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Changes to Manitoba’s Employment Standards Code take effect January 1, 2012

Manitoba's Employment Standards Code will change in four key areas as of January 1st. According to Labour and Immigration Minister Jennifer Howard, "These changes respond to requests from businesses and employees and are designed to meet the needs of today’s workplace."

The changes focus on four areas of the province's Employment Standards Code:

  • individual flextime agreements,
  • applications for averaging permits from all industries,
  • general holidays in climate-controlled agricultural operations, and
  • changes to termination rules.

Employer-Employee Flextime agreements

As of January 1st, employees and employers can enter into a "Flextime" agreement. This agreement would not need the approval of the Director of the Employment Standards Branch, if several other standards are met.

The standards require the agreement to be in writing and initiated by the full-time employee. Work days must not exceed 10 hours per day and the work week cannot exceed 40 hours. The Flextime agreement can be cancelled by either party with two weeks' written notice. 

Changes to termination rules

Lawyer Dennis Foerster, of Brandon, Manitoba observes that the current inconsistency between the Employment Standards Code and the Common Law "made for some strange situations" that will no longer exist as of January 1st.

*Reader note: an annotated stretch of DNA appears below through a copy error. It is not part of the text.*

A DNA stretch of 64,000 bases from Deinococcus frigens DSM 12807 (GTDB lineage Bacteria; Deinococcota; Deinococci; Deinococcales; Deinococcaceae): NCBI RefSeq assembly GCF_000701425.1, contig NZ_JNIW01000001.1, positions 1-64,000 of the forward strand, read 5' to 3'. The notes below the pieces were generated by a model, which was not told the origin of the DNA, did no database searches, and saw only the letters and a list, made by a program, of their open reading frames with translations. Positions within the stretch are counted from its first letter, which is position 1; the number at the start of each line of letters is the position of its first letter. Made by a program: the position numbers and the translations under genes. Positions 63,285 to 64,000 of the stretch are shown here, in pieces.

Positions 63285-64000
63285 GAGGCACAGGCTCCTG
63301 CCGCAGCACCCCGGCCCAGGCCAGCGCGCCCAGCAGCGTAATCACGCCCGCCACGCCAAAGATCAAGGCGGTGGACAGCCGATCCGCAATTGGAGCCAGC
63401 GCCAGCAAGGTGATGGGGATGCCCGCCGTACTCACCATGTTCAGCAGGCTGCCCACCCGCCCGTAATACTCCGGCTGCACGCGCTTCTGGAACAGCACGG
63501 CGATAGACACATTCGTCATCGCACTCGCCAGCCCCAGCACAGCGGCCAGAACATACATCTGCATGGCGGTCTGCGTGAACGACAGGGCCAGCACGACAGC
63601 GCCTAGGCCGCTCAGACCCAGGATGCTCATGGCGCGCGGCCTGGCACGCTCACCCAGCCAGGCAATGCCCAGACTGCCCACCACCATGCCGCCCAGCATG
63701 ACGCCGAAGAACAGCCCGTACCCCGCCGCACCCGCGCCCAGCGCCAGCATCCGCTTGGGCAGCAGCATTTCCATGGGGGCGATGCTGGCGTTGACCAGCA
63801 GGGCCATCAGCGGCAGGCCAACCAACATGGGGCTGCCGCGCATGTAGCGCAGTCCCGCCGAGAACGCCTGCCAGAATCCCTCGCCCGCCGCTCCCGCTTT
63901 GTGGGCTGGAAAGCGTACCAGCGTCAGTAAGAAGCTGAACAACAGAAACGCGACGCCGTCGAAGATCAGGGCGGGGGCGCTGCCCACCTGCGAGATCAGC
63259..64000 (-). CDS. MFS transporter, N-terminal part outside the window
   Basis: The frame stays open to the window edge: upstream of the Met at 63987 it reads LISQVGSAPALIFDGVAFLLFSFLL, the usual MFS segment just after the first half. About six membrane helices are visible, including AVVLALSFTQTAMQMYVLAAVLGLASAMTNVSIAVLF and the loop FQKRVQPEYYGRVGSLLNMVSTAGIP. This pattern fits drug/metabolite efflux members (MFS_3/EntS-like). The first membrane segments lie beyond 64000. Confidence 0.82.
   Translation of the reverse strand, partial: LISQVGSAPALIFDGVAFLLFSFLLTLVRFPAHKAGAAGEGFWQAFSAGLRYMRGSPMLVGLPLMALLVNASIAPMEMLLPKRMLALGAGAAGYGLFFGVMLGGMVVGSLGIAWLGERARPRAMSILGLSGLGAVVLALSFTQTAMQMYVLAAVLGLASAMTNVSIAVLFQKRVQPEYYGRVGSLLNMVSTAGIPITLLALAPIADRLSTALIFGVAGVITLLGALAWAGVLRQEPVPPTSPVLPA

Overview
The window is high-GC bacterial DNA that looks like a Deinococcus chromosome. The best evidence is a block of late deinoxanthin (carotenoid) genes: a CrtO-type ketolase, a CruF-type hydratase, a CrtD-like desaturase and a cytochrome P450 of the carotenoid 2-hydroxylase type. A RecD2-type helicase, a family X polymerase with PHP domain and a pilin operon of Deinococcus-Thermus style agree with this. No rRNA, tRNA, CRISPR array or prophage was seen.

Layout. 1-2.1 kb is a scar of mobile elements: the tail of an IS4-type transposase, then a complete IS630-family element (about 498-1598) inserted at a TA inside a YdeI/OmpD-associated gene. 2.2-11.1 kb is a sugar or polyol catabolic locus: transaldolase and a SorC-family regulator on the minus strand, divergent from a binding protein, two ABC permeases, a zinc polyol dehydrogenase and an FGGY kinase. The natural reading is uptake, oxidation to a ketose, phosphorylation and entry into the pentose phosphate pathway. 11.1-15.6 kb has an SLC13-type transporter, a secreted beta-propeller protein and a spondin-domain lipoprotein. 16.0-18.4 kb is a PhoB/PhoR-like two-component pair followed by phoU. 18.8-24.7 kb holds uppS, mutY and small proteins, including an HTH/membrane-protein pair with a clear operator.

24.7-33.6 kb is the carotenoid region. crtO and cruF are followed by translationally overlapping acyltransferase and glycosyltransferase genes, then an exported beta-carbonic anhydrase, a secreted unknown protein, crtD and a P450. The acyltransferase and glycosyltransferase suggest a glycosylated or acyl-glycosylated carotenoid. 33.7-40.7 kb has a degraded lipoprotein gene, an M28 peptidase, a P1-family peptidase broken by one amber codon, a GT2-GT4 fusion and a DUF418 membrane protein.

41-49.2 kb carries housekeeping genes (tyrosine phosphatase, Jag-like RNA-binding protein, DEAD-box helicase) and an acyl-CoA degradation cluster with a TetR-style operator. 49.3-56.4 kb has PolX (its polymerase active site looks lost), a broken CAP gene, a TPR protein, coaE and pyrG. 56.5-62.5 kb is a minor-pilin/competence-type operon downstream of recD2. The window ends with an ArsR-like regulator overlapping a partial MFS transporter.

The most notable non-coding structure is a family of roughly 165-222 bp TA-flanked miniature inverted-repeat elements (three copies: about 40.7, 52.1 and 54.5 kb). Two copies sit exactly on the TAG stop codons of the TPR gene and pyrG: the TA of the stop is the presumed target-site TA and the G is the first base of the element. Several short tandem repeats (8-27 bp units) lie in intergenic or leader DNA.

Foerster explains: currently, in certain instances, if an incompetent employee's actions are not wilful, the incompetent employee could be fired and the Employment Standards Branch would award the employee pay in lieu of notice. However, if the same matter were taken to court, the court would side with the employer and not award the employee pay in lieu of notice.

The change will bring Manitoba's Employment Standards Code language, with respect to terminations, in line with practices in the other provinces, says Foerster, adding, "it will be a change welcomed by employers."

Averaging Permits for all Industries

Averaging Permits allow employers to average the hours of full-time employees. The averaging is done to calculate overtime. If the weekly average is no more than 40 hours then overtime is not paid.

Currently, the Director of the Employment Standards Branch must take into account, "industry customs or practice" when making a determination on issuing an Averaging Permit.  In practice, retail, restaurants and foodservice operations are not issued the permits.

As of January 1st, the "industry customs or practice" requirement will be removed.

The change will enable restaurants, retail establishments and foodservice operations to be eligible for the averaging permits. Employment Standards will require 75% of the affected employees to agree to the new schedule before considering it for approval.

Changes for climate-controlled agricultural businesses

Effective January 1st, employers in climate-controlled agricultural businesses can chose to pay regular wages for hours worked on a General Holiday. Employers then would provide another day off with General Holiday pay within 30 days of the holiday, or before the employee's next vacation, if the employee agrees.

Prior to the change, this method of paying for General Holidays was only available to employers operating a gas station, hospital, hotel, restaurant, place of amusement, continuously operating plant, or a seasonal industry (excluding construction) or those employing domestic workers.

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